International terrorist attacks might seem a world away but events like the Belgium bombing have international connections that spread worldwide, including to Santa Monica.

Jay Johnson and his wife Rachel Sene are known to Santa Monicans as members of the local Democratic Club but their daughter, Clara Seneca, and her husband, Giacomo Valentini, live in Brussels, about 200 yards from one of the targeted metro stations.

Valentini was at the metro station the morning of the attack but escaped unharmed. He sent an email to friends and family shortly after the attack describing the experience.

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Email from Giacomo Valentini:

This is to assure everybody that Clara and I are OK. This morning just after 9 am, a bomb went off at the Metro station “Maelbeek”, 200 metres (yards) from our home. I was at that station waiting on the underground platform for the next train just as the explosion happened. I saw a flash of light come out of the tunnel, and a big bang, of the sort that one hears at fireworks. A thick black smoke immediately invaded the whole station. There was a smell like gun powder. I was next to the exit escalator, so I quickly ran up towards the exit. It was an unreal experience, I could hardly believe what was happening.

The Maelbeek station is small. Nobody among the people standing around me on the platform appeared to be harmed. As soon as I got up to street level, I saw that the glass windows and doors of the entrance were completely shattered, no doubt from the force of the explosion. Strangely, I hadn’t felt a strong shock wave where I was standing. I must have been standing in a position where the shock wave did not hit with its full force – perhaps the wall behind me stopped it.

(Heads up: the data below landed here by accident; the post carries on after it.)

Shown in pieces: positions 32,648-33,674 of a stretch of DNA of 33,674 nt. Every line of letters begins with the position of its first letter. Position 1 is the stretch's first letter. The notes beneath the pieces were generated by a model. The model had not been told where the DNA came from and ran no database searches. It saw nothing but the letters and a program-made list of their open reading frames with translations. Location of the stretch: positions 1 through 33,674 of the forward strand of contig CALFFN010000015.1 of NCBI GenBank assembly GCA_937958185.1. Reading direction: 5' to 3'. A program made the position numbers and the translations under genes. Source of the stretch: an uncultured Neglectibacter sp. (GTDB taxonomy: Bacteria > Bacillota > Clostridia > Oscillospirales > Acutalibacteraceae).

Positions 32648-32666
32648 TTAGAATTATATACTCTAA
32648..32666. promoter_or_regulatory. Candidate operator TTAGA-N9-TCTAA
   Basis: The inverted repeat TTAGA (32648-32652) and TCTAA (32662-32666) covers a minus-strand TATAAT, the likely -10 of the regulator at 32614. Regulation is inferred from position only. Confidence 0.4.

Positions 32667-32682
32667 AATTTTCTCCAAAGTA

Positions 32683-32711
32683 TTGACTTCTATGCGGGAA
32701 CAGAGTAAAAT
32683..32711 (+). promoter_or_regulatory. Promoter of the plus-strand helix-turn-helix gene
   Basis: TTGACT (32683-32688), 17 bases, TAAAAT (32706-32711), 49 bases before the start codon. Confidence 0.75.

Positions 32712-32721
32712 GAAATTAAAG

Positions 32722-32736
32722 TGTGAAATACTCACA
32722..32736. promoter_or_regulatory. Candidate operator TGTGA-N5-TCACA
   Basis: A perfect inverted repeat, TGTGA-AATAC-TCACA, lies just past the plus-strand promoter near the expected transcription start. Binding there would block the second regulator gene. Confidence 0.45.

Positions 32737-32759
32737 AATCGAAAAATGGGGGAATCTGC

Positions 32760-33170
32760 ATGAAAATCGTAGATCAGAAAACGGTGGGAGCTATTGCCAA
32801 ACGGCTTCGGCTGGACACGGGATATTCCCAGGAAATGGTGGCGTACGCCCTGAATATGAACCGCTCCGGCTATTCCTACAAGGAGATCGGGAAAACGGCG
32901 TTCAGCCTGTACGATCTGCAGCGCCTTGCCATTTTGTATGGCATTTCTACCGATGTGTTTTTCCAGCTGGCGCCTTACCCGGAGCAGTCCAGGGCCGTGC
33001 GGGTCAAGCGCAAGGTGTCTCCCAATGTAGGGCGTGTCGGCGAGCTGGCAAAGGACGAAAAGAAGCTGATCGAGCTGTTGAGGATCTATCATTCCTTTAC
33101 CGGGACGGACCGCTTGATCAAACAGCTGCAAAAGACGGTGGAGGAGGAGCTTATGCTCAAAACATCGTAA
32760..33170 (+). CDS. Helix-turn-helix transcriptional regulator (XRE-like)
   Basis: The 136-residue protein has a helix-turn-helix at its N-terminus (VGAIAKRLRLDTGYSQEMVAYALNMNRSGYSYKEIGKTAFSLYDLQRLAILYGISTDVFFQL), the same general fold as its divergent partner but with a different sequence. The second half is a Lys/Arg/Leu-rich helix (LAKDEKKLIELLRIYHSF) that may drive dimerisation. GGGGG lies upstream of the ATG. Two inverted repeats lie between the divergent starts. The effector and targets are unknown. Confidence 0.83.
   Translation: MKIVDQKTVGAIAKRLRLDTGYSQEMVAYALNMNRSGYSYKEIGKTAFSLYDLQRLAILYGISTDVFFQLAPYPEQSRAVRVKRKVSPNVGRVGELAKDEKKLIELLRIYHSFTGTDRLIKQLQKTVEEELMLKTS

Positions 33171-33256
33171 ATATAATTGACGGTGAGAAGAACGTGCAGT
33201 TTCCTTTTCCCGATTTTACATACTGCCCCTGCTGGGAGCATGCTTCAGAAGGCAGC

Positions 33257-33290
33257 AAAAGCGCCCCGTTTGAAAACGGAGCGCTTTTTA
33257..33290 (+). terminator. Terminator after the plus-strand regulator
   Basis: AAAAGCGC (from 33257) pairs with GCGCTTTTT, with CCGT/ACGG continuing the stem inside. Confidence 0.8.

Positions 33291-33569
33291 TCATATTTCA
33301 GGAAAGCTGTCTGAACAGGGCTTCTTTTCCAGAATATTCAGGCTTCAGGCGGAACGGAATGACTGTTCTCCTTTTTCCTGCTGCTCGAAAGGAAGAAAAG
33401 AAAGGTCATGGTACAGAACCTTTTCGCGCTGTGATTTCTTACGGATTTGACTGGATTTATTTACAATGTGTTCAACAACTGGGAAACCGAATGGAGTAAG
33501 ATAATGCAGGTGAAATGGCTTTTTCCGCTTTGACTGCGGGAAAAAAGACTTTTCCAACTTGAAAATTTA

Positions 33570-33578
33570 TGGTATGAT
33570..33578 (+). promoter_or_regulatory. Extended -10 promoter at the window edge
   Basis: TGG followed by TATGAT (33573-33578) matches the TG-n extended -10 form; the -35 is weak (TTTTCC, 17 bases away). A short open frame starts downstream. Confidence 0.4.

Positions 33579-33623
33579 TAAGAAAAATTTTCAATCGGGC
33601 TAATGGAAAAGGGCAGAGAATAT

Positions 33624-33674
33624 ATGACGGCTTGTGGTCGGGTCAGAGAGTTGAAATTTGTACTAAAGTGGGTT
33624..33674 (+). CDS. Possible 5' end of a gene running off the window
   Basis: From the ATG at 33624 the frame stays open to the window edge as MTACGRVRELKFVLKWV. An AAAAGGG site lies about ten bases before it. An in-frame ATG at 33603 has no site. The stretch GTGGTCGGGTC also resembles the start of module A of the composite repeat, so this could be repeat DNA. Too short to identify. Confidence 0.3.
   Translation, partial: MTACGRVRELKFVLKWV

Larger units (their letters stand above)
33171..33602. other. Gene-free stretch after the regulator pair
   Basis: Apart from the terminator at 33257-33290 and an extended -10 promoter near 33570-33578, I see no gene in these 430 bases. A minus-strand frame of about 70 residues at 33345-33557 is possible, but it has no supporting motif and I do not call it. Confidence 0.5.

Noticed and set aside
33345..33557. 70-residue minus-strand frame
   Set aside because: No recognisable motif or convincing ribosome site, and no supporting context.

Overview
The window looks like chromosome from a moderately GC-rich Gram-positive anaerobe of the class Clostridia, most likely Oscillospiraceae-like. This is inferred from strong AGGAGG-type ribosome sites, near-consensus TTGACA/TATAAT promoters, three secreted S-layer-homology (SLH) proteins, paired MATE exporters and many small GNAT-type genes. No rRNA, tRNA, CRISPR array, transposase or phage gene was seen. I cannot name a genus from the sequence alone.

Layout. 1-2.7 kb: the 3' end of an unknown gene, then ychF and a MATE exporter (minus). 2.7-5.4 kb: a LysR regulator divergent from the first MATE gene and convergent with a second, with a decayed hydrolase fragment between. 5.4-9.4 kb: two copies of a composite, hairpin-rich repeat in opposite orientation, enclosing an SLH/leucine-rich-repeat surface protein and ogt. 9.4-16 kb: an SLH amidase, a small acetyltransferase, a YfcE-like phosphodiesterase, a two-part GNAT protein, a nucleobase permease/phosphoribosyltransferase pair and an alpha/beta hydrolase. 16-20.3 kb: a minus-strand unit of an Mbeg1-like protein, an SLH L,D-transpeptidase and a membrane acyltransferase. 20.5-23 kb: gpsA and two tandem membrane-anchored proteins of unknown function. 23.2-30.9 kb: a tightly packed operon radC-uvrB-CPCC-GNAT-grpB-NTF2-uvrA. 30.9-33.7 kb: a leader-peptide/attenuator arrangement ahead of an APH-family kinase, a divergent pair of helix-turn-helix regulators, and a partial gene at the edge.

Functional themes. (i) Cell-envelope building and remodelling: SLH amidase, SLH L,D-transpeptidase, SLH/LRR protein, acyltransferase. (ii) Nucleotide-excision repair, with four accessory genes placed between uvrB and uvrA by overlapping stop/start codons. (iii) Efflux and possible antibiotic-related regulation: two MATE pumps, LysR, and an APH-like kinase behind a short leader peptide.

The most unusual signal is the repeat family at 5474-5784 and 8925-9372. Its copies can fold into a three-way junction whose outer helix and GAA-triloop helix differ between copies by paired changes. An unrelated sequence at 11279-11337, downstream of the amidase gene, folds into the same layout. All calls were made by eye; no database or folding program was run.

As I walked out of the station, there were dozens of other people running and crying, I saw people sitting on the pavement, a man with a bloodied face was walking away while talking on the phone. He was probably cut by the flying debris, maybe he did not realize how bloodied he looked. There was no smoke in the street nor any damage to nearby buildings.

In the minutes that followed, I saw more people crying, and the security guard of a nearby building started directing the traffic away from the metro entrance. I then walked home to reach Clara. Later, I blew my nose and realized I had inhaled much more soot and minute debris than I had first believed.

The metro station has two exists, and it appears that there was more damage and smoke at the other exit. I was lucky. As of writing this, the news is of some 15 dead at the metro station. While the reports talk of the deaths occurring at metro station, I saw the explosion come from inside the tunnel. I was looking right at it, since the indication panel indicated that the train was about to arrive and was anxious to get on. I had at first wondered whether a bomb had exploded at the next station, the much larger and crowded Arts-Loi station. But my speculation is that perhaps a bomb went off on a train transiting between the two metro stations.

By 11 a.m., in the road in front of our house, which is one of the four that lead to the Maelbeek metro, a constant flow of ambulances started to pass, about one every minute or so. The grim sound of sirens is still haunting. The police recommends that we do not leave our homes. It is 12:15 right now, and the situation is “calm but tense”, as the saying goes.

I will send updates if necessary. But probably the news reports can take things up from here.

Matthew Hall

Matthew Hall has a Masters Degree in International Journalism from City University in London and has been Editor-in-Chief of SMDP since 2014. Prior to working at SMDP he managed a chain of weekly papers...